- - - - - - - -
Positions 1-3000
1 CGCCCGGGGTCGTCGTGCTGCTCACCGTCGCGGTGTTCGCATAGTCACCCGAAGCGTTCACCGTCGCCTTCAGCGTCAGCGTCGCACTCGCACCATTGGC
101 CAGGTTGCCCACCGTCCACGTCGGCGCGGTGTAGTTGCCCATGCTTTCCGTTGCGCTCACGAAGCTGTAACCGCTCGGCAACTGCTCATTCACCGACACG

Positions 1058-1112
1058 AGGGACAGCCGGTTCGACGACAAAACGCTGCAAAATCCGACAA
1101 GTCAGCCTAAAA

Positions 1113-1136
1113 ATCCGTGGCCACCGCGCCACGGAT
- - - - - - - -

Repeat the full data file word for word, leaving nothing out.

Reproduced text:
Positions 1-3000
1 CGCCCGGGGTCGTCGTGCTGCTCACCGTCGCGGTGTTCGCATAGTCACCCGAAGCGTTCACCGTCGCCTTCAGCGTCAGCGTCGCACTCGCACCATTGGC
101 CAGGTTGCCCACCGTCCACGTCGGCGCGGTGTAGTTGCCCATGCTTTCCGTTGCGCTCACGAAGCTGTAACCGCTCGGCAACTGCTCATTCACCGACACG

Positions 1058-1112
1058 AGGGACAGCCGGTTCGACGACAAAACGCTGCAAAATCCGACAA
1101 GTCAGCCTAAAA

Positions 1113-1136
1113 ATCCGTGGCCACCGCGCCACGGAT